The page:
Allah is the Creator and Sustainer of the Universe and of human beings. Man must turn to Him for sustenance and guidance. The very word Islam means obedience to God. In this respect, Islam is man’s natural religion—the only natural course is for man to look towards Him for guidance.

    The day Adam and Eve were sent down to live on earth, Allah told them that they were His servants and He was their Master and Creator. He told them and mankind that the best course was for them to follow His guidance, to obey His orders and to refrain from what He had forbidden. God said to them that He would be pleased if they obeyed Him and in turn He would reward them. If, however, they did not heed His commands, He would be displeased and would punish them. This was the simple beginning of Islam.

    Adam and Eve invited their children to follow the Islamic way of life. They and their children and their later generations followed the teachings of Islam as propounded by Prophet Adam (peace be upon him) for quite a long period of time. It was only later on that certain people began disobeying Allah. Some of them began worshipping other gods of their own making, some of them regarded themselves as gods, while a few others even declared their freedom to do as they pleased–defying God’s orders. This is how kufr (disbelief) came into being. Its essence lies in refusal to worship God–pursuing the path of defiance to the Creator.

    When kufr (disbelief) began to increase and multiply it affected the life of society in a number of ways. Exploitation, oppression, viciousness and immorality emerged in different forms. Life became intolerable. Allah then appointed some righteous people to preach the Message of Truth among the wrongdoers, invite them to the Right Path and convert them to God-fearing people–worshipping and obeying God Alone. In short, they were asked to perform a mission–to make people righteous and true Muslims. These noble people entrusted with this great mission were called Prophets or Messengers of Allah. Allah sent these Prophets to different nations and countries. All of them were honest, truthful, and people of noble character. All of them preached the same religion–Islam. To mention a few names–Noah, Abraham, Moses and Jesus. All of them were the Prophets of God and thousands of them were, over the centuries, sent into the world to guide mankind.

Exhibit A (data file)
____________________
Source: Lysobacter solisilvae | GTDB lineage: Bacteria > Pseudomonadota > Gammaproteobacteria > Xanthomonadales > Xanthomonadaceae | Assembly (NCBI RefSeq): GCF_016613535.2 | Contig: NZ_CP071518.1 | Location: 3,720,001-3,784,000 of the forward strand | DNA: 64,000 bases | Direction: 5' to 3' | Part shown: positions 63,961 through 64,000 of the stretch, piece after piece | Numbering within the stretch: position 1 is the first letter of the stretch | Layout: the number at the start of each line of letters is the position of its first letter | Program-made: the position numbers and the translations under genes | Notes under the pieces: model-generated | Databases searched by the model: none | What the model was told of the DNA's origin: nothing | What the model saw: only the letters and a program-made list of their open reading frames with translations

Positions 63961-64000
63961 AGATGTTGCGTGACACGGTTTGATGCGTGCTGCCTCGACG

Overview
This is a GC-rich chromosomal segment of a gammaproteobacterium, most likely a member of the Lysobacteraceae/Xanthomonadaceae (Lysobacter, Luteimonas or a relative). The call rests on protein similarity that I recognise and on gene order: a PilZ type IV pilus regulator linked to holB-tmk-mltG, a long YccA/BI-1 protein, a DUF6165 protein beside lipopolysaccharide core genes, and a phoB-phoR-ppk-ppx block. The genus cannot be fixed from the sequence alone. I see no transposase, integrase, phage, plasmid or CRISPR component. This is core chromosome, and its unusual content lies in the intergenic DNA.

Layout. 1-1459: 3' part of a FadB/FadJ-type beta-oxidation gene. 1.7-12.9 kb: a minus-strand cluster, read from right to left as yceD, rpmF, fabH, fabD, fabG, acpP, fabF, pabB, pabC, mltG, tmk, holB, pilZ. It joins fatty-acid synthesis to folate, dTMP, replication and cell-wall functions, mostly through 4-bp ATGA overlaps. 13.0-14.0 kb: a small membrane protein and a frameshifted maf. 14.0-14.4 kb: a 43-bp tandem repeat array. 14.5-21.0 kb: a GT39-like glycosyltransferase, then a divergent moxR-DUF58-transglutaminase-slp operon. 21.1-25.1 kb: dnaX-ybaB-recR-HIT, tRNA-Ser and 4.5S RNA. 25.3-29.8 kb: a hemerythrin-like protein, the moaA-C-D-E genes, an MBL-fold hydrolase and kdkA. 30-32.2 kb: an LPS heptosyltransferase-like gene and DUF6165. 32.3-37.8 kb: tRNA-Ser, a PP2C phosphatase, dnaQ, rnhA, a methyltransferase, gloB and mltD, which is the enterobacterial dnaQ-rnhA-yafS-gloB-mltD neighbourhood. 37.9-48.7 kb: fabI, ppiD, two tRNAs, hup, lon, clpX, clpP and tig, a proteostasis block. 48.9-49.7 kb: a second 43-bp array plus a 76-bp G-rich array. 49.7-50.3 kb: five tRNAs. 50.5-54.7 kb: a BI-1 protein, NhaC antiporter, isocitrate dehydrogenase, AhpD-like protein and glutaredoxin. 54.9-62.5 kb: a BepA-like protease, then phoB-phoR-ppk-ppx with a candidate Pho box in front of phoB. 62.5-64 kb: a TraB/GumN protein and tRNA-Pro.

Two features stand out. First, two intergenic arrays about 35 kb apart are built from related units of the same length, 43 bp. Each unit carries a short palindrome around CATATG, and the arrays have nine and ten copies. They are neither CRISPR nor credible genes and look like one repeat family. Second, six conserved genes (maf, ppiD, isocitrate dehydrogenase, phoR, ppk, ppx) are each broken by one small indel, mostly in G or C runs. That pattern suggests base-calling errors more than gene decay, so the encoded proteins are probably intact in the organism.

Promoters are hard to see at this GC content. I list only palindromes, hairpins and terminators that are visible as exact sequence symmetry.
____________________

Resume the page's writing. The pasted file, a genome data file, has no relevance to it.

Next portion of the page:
In the history of the last few thousand years, one can see the recurrent arrival of Prophets whenever kufr(disbelief) increased and assumed menacing proportions. The prophets tried to stop the tide of disbelief and invited people towards Islam. Some people adopted the Islamic way of life, but others rejected it. The people who followed the Prophets became Muslims and, after learning higher ethical and moral disciplines from them, began to preach and spread nobility and goodness. Having forgotten the teachings of Islam, later generations of Muslims themselves gradually sank into disbelief. Whenever such a situation arose, God sent a Prophet or Messenger to revive Islam. This continual arrival of Messengers of God continued for thousands of years. In the course of those long years, Islam was revived by those Prophets, who restated the Message forgotten by their people. At long last God sent the Prophet Muhammad (peace be upon him) who revived Islam in such an outstanding fashion that it still exists today and will continue to exist (God willing), till eternity.

    The Prophet Muhammad (peace be upon him) was born in 571 C.E. in the now famous city of Arabia called Makkah. Islam had no following in Arabia at that time nor did it have any following anywhere else in the world. Although the traces of teachings of the earlier Prophets could be found among a few pious people who tried to worship one and only one God and live a life of obedience to Him, the true religion of God was lost in a maze of paganism and pantheism. The pure worship of God, unadulterated by shirk (worship of false gods), was nowhere to be found. Moral values had lost their grip and people were indulging in all sorts of lax behavior and wickedness. Such was the situation in Arabia as also in the whole world at the close of the sixth century when God decided to send the Prophet Muhammad (peace be upon him) as His last Messenger. He spent forty years of his life as a patient observer in the city of Makkah. Everyone respected him for his noble qualities of head and heart. But they were not aware that this man was destined to become the world’s greatest leader.

    During the early years of his life, the Prophet Muhammad (peace be upon him) felt very much grieved to see the gross immorality of the world of his time. There was exploitation of man by man. There was injustice and tyranny. He was grieved and anxious, but was somewhat silent as he, too, was unable to devise a remedy for the ailing humanity of the day. At long last, God chose him as His Messenger. When he attained the age of forty, God entrusted him with the Mission of spreading Islam, the true religion of God, the religion of peace and justice, by means of the Revelations which we now know as the Quran.